Strymon’s BigSky reverb plugin comes with 12 unique algorithms that are very easy to customise and tweak thanks to its wonderful layout.

Each reverb algorithm also comes with a set of unique parameters that are special to the algorithm and very easy to play with. The layout makes it really easy to use and understand all these parameters at a glance.

Infinite Reverb Function

Strymon BigSky plugin also offers a hold button which you can infinitely sustain the reverb while adding each note you play to the reverberated signal.

On top of that, you can also choose between “Infinite” and “Freeze“, so you can play with your dry signal on top of the “frozen” reverb signal.

Strymon BigSky Reverb Plugin Features

As I have mentioned above, the BigSky reverb plugin comes with 12 unique reverb algorithms. You can find detailed explanations of these algorithms down below.

Bloom

Strymon BigSky‘s first algorithm is the Bloom algorithm! Back in the 90s, when companies were designing digital reverbs, they had to add more diffusion blocks to the algorithms as they needed to smooth out the reverb characteristics. But this also introduced some side effects such as reverbs that built bloomed envelopes. Therefore, you would end up with big ambient reverbs that stayed present with the dry signal even when higher wet/dry ratios were set.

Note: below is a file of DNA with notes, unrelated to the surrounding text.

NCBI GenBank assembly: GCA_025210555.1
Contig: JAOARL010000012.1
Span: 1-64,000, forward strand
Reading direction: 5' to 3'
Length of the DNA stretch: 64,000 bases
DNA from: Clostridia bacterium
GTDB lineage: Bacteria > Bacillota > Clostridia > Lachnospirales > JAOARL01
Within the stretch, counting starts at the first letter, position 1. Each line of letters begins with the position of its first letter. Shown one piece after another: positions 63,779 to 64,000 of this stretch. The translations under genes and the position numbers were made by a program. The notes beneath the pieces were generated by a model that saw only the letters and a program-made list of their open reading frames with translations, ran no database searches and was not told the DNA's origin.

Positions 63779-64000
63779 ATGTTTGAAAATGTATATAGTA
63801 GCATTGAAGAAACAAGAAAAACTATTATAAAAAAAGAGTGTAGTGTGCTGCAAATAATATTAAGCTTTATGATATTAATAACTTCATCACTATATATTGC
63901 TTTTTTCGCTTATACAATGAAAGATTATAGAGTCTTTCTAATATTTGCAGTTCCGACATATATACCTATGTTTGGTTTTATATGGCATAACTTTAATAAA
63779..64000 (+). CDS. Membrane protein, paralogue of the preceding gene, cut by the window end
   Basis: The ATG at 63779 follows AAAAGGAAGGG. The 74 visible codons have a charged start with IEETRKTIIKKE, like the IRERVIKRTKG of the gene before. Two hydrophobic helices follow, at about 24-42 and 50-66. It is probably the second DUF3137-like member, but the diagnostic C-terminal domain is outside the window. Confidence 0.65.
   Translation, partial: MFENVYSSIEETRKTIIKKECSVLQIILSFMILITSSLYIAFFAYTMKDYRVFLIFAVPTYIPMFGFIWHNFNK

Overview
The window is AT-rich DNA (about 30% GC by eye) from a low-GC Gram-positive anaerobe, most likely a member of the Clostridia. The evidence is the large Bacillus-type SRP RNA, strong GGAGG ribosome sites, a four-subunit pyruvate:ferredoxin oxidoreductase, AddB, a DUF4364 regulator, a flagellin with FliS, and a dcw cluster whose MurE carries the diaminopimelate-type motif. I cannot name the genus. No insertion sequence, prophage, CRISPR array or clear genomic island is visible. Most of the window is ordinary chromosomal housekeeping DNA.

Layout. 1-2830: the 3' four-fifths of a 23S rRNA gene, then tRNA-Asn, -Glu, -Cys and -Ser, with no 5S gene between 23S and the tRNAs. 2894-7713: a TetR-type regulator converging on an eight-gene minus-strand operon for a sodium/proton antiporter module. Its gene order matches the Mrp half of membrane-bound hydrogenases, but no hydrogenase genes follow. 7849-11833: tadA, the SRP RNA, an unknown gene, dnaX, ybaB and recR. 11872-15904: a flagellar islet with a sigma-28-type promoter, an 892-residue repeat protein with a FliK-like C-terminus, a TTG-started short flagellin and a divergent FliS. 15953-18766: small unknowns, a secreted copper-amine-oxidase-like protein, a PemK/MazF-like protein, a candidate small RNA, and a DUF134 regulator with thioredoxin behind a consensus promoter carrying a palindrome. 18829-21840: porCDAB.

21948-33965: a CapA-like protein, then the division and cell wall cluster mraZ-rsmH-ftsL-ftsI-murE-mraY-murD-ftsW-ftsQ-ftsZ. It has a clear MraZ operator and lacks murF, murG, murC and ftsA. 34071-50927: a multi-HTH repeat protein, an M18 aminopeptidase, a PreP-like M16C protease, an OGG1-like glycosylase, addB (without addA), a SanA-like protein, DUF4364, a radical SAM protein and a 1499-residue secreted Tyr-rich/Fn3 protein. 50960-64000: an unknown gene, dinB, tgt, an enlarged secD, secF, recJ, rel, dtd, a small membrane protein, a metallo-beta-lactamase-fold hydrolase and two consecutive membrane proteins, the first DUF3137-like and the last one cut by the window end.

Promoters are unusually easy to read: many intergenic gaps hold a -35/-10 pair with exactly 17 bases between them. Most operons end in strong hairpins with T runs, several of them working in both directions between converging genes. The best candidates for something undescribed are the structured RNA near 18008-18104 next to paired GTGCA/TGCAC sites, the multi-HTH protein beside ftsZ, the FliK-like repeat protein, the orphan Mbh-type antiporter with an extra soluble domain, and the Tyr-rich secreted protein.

The Bloom algorithm actually reproduces these desired side effects and features a bloom-generating component that feeds the signal into traditional reverb tanks and applies unique feedback parameters.

The Swell

Next, we have the Swell algorithm that is designed for bringing the reverberated signal behind the dry signal to create evolving textures, just like you would achieve by using a volume pedal for controlling the wet signal. You also have the option to have the dry signal swelled into the reverb in case you want to create bigger ambiences.

Spring

The Strymon BigSky plugin also comes with a much-loved Spring reverb algorithm. This Spring algorithm allows total customisation for the user and enables to them cover any type of spring reverb effect, featuring the ability to choose the number of springs and dwell parameters.

Plate

Strymon BigSky also features a Plate algorithm that creates rich, fast-building reverb effects for generating depth without early reflections coming into a specific environment. As with any algorithm, you have many parameters to shape the plate sound as well as plate size. selection.

Hall

BigSky also comes with one of the best-sounding Hall reverb algorithms as well, featuring diffused reactions and slow building density characteristics. For this algorithm, you can choose Concert or Arena sizes with a Mid-EQ control.

Room